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Sample Set Information

Title RIKEN tandem mass spectral database (ReSpect) for phytochemicals: A plant-specific MS/MS-based data resource and database
Description The fragment pattern analysis of tandem mass spectrometry (MS/MS) has long been used for the structural characterization of metabolites. The construction of a plant-specific MS/MS data resource and database will enable complex phytochemical structures to be narrowed down to candidate structures. Therefore, a web-based database of MS/MS data pertaining to phytochemicals was developed and named ReSpect (RIKEN tandem mass spectral database). Of the 3595 metabolites in ReSpect, 76% were derived from 163 literature reports, whereas the rest was obtained from authentic standards. As a main web application of ReSpect, a fragment search was established based on only the m/z values of query data and records. The confidence levels of the annotations were managed using the MS/MS fragmentation association rule, which is an algorithm for discovering common fragmentations in MS/MS data. Using this data resource and database, a case study was conducted for the annotation of untargeted MS/MS data that were selected after quantitative trait locus analysis of the accessions (Gifu and Miyakojima) of a model legume Lotus japonicus. In the case study, unknown metabolites were successfully narrowed down to putative structures in the website.
Authors Yuji Sawada, Ryo Nakabayashi, Yutaka Yamada, Makoto Suzuki, Muneo Sato, Akane Sakata, Kenji Akiyama, Tetsuya Sakurai, Fumio Matsuda, Toshio Aoki, Masami Yokota Hirai, Kazuki Saito
Reference Sawada Y et al. (2012) Phytochemistry 82: 38-45

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The raw data files are available at DROP Met web site in PRIMe database of RIKEN.

Sample Information

ID S01
Title L. japonicus accessions
Organism - Scientific Name Lotus japonicus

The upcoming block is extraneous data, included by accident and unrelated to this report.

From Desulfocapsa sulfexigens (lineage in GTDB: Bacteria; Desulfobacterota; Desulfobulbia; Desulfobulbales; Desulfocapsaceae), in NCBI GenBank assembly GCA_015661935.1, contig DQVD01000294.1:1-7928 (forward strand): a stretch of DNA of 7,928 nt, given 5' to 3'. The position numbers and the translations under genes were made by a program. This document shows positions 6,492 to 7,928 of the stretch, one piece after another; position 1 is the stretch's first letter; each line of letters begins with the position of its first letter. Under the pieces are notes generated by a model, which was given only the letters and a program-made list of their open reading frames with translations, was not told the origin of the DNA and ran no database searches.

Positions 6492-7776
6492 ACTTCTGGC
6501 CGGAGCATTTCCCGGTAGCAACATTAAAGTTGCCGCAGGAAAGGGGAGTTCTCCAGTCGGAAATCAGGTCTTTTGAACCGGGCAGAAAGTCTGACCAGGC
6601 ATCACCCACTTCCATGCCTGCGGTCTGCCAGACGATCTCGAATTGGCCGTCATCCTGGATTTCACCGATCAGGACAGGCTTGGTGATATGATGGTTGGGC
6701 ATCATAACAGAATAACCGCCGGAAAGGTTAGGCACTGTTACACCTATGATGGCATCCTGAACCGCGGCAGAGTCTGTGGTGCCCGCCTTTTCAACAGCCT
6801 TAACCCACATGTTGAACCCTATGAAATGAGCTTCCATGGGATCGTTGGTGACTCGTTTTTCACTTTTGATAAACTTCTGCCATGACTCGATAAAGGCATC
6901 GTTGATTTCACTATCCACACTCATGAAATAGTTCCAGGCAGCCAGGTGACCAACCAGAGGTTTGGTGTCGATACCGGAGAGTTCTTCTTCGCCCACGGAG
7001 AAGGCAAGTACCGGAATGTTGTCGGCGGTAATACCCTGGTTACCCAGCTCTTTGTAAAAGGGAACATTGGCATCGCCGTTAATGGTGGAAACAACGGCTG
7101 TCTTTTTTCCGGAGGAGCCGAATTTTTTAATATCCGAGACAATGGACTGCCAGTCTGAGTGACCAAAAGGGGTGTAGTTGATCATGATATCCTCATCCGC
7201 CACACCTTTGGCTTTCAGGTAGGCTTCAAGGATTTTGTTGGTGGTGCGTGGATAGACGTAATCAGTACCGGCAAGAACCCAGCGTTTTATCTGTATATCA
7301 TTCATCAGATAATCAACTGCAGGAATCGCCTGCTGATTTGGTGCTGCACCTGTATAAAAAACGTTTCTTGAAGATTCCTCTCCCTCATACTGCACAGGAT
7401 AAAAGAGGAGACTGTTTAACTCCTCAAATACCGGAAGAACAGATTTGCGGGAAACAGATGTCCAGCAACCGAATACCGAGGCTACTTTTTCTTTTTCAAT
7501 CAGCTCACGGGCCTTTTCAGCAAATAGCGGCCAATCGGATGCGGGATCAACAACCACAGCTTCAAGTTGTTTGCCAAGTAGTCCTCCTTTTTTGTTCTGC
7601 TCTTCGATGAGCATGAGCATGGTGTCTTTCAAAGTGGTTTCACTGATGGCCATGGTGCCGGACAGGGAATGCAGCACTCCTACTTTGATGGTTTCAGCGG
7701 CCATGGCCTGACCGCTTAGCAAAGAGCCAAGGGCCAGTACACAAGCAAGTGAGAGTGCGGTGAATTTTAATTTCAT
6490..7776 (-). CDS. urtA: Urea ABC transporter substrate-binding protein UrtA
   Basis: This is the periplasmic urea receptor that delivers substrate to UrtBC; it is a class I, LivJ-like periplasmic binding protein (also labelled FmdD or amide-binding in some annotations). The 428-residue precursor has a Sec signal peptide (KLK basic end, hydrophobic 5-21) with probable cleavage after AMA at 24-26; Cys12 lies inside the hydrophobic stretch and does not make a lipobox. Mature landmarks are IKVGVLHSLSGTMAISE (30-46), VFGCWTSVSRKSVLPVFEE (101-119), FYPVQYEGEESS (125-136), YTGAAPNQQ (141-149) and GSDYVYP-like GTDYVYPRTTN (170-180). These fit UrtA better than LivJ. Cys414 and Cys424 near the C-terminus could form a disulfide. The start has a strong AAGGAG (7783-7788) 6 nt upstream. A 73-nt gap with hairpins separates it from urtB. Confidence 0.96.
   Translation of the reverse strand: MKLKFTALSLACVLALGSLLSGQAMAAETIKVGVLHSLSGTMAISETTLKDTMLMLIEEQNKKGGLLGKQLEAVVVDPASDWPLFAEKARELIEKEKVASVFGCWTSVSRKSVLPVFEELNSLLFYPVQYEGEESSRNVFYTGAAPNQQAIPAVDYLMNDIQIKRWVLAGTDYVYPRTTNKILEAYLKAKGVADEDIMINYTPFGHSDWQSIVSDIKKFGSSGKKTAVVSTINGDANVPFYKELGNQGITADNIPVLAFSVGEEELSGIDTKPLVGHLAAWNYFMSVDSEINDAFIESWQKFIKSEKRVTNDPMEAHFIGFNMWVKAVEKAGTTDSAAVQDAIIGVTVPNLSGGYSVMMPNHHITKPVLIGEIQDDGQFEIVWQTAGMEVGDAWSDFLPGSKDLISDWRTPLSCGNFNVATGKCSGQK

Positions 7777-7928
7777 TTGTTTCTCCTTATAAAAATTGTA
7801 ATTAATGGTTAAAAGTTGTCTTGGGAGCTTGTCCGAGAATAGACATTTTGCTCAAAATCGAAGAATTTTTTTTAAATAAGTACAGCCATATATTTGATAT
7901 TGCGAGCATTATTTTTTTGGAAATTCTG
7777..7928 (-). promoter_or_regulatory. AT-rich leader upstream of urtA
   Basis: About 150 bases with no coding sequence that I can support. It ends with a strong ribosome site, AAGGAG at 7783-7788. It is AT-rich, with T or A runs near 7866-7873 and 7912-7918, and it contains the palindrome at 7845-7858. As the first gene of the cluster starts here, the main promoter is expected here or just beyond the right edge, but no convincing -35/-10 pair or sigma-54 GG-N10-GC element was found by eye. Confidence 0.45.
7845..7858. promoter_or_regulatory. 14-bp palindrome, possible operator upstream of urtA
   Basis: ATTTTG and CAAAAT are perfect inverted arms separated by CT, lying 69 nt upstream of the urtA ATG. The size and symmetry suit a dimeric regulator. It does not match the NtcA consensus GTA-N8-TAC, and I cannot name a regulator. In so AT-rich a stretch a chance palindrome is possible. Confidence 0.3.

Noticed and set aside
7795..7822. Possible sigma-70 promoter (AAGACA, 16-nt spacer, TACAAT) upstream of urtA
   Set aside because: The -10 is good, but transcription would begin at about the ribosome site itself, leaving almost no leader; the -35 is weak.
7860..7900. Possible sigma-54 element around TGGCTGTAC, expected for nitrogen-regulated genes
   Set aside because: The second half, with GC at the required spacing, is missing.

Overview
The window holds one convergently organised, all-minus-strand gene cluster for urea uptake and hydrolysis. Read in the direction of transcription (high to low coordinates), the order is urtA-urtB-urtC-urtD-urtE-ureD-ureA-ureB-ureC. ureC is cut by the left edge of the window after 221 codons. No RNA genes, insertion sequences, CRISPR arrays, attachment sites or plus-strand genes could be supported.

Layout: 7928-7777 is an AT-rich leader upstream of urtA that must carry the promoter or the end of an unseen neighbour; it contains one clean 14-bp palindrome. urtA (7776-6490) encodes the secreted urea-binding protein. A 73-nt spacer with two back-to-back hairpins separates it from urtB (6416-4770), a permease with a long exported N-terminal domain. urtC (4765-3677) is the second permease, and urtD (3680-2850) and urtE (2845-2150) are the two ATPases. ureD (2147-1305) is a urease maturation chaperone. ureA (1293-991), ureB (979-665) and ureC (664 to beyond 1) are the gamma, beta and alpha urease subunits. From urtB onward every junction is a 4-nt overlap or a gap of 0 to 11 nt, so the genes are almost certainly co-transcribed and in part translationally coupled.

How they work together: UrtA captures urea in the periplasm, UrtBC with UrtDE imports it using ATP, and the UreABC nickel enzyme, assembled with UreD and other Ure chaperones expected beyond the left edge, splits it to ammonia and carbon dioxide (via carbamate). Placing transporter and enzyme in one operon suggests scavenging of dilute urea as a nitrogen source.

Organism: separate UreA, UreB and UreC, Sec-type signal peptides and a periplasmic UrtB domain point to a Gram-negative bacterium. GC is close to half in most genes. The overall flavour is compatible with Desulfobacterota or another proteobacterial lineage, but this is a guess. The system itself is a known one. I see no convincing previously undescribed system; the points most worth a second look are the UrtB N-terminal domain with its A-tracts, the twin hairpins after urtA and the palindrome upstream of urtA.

Organism - ID NCBI taxonomy:34305
Compound - ID
Compound - Source
Preparation The L. japonicus accessions (MG-20 and B-129) and mapping population of 129 recombinant inbred lines (RILs) have been described in detail elsewhere (Gondo et al., 2007; Hayashi et al., 2001; Kawaguchi et al., 2001; Klein and Grusak, 2009).
Sample Preparation Details ID

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Analytical Method Information

ID M01
Title Metabolic profiling
Method Details ID MS01
Sample Amount N.A.
Comment Not written in the paper.

Analytical Method Details Information

Title Metabolic profiling and mQTL analysis
Instrument UPLC-QTOF Premier (Waters) and UPLC-TQS (Waters)
Instrument Type UPLC-QTOF-MS
Ionization ESI
Ion Mode Positive and Negative
Description <Metabolic profiling>

A seed was disrupted using a multi beads shocker (Shake Master NEO, BMS, Tokyo, Japan), and the seed powder was extracted with 1 mL of extraction buffer (0.1% HCO2H, MeOH–H2O (4:1 v/v), and 33.6 nM lidocaine and 840 nM camphor sulfonic acid as internal standards of positive mode and negative mode, respectively) using a multi beads shocker. After centrifugation (4 °C, 10,000 rpm, 5 min), the sample tubes were subjected to sample preparation (buffer transfer, 250 μL of seed extract; dried up, resolution, 250 μL of LC-MS grade H2O; filtration, 384 well formatted filter (0.45 μm PVDF, Whatman, NJ, USA) with a liquid handling system (Microlab Star Plus, Hamilton, Ontario, Canada) (Sawada et al., 2009a). The metabolites were analyzed using a liquid chromatography quadrupole time of flight mass spectrometer and tandem quadruple mass spectrometer system (UPLC-QTOF Premier and UPLC-TQS, Waters Co., MA, USA) (Matsuda et al., 2009; Sawada et al., 2009a). The metabolites were analyzed using a liquid chromatography quadrupole time of flight mass spectrometer and tandem quadruple mass spectrometer system (UPLC-QTOF Premier and UPLC-TQS, Waters Co., MA, USA) (Matsuda et al., 2009; Sawada et al., 2009a). After cutting off the low intensity data of MS2Ts, 702 MS2Ts were used for a selected reaction monitoring (SRM) assay of UPLC-TQS. To determine the optimal collision energy for MS2Ts, collision induced dissociation fragmentation analyses at six energy steps (10–60 eV) were conducted using the same seed extracts. As a result, 4212 SRMs were used for analysis. The SRM condition that gave the highest signal intensity among the six energy steps was defined as the optimal SRM. The optimal SRM conditions were further selected based on the following criterion: the relative standard deviation of UPLC-TQS peak area values must be less than 10% (analytical replicates = 3). Finally, 342 SRM conditions for MS2Ts were successfully assigned to the seed extract of L. japonicus. Based on the natural variations in the metabolite accumulation patterns among the accessions (MG-20 and B-129), 88 SRM conditions were used for mQTL analysis.